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Here is a diagram showing the relationship between these APIs. 
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[[Image:distributedosgi1.png]]
 
[[Image:distributedosgi1.png]]
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Here are two examples (with source) showing the use of ECF's remote services to expose and access a 'hello world' remote service.   
 
Here are two examples (with source) showing the use of ECF's remote services to expose and access a 'hello world' remote service.   
  
#RFC119 - [[Getting Started with ECF's RFC119 Implementation]]
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#[[Getting Started with ECF's OSGi Remote Services Implementation]]
#Remote Services API - [[Getting Started with Using the ECF Remote Services API]]
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==Related Documentation==
 
==Related Documentation==

Latest revision as of 17:13, 14 October 2013

Introduction

Chapter 100 in the OSGi Enterprise specification provides a new standard for service-oriented architecture (SOA). This standard uses the well-established OSGi service registry to expose remote services...i.e. OSGi services that are distributed on a network rather than only available to the single OSGi process.

ECF's support for this standard is implemented as a layered set of application programming interfaces (APIs). The modular structure allows service builders and service consumers to use an 'ala carte' model for defining, creating, deploying, integrating, and running distributed services. Such an 'ala carte' model is helpful for implementing distributed applications for two primary reasons:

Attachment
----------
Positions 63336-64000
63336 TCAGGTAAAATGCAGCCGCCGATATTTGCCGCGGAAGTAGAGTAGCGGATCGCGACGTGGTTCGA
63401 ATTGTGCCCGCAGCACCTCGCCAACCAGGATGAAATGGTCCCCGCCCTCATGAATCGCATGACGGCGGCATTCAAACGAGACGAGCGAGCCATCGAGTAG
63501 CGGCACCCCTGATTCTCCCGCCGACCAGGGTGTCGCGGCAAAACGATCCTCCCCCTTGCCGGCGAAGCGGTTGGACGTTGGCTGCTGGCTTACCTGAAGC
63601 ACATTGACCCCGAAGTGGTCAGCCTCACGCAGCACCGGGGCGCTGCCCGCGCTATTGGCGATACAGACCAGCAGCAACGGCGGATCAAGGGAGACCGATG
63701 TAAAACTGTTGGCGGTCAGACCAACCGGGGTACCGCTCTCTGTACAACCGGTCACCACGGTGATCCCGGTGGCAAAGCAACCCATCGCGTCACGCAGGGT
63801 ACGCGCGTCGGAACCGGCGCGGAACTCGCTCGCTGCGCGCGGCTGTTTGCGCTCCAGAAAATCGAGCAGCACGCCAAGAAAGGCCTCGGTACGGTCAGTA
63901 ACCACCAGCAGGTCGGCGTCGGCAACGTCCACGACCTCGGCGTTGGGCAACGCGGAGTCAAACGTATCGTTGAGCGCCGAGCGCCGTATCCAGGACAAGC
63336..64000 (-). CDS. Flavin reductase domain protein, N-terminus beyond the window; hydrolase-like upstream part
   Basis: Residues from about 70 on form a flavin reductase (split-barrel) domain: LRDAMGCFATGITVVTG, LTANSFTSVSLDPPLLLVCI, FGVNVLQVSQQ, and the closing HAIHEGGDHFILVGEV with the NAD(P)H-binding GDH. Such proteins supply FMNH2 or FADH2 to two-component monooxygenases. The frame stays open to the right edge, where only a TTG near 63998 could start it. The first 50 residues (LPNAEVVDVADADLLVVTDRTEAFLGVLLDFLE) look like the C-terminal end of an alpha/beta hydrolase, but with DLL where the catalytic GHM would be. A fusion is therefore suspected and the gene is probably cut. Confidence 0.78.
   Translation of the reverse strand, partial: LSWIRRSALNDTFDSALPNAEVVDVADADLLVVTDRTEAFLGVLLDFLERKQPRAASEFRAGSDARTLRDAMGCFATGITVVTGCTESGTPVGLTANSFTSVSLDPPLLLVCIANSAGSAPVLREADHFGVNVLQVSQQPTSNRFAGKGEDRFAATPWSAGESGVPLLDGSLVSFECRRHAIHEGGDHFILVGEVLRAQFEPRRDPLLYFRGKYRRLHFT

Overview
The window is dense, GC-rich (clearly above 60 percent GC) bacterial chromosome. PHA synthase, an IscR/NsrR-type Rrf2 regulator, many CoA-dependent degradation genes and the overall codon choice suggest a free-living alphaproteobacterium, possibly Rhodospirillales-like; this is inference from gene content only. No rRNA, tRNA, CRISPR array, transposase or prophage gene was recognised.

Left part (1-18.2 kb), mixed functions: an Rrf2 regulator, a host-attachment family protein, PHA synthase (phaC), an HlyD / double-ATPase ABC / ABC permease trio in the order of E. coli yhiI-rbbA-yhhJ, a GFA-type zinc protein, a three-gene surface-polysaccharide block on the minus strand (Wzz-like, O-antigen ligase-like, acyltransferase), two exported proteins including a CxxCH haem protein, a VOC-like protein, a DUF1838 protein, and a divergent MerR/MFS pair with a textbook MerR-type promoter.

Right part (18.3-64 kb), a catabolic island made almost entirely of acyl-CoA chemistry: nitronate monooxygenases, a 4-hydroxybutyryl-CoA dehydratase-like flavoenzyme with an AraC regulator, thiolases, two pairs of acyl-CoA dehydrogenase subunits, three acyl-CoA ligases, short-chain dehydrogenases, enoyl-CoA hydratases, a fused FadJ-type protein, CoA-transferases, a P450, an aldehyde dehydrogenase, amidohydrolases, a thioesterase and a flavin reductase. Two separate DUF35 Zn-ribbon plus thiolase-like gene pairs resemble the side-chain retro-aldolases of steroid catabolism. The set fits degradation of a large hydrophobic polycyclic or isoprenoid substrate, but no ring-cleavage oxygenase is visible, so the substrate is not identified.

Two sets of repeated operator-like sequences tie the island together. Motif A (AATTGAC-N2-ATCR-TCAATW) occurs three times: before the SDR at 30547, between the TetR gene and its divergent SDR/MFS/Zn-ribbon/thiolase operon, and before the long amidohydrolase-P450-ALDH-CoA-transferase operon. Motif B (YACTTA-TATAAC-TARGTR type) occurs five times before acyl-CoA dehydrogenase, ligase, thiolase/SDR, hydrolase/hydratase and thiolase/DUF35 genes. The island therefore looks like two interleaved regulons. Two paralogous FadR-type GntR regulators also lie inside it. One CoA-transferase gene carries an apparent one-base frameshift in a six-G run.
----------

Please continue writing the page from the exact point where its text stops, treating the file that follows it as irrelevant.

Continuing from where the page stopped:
1. It reduces overall system complexity. Networked/distributed applications frequently can quickly become very complicated. By only including modules that are actually necessary, rather than including/requiring functionality needed to support other use cases for distributed services, overall system complexity is reduced. For a lucid presentation about the value of modularity for simplifying complicated systems, see How Module Systems Drive Architectures.
  2. It provides flexibility. Networked applications frequently require a good deal of flexibility...i.e. the flexibility to replace one transport with another, one security model for another, one deployment and management approach with another, synchronous RPC with asynchronous messaging. The flexibility of using OSGi modularity and ECF allows service developers and consumers to mix-and-match transport protocols and serialization formats, supports interoperability and integration with existing systems, and supports use of synchronous and/or asynchronous invocation patterns as needed.

Distributedosgi1.png

Here are two examples (with source) showing the use of ECF's remote services to expose and access a 'hello world' remote service.

  1. Getting Started with ECF's OSGi Remote Services Implementation

Related Documentation

ECF API Docs

API Javadocs

Getting Started with ECF's RFC119 Implementation

Getting Started with Using the ECF Remote Services API

Distributed EventAdmin Service

Eclipse Communication Framework
API
API DocumentationJavadocProvidersECF/Bot Framework
Development
Development GuidelinesIntegrators Guide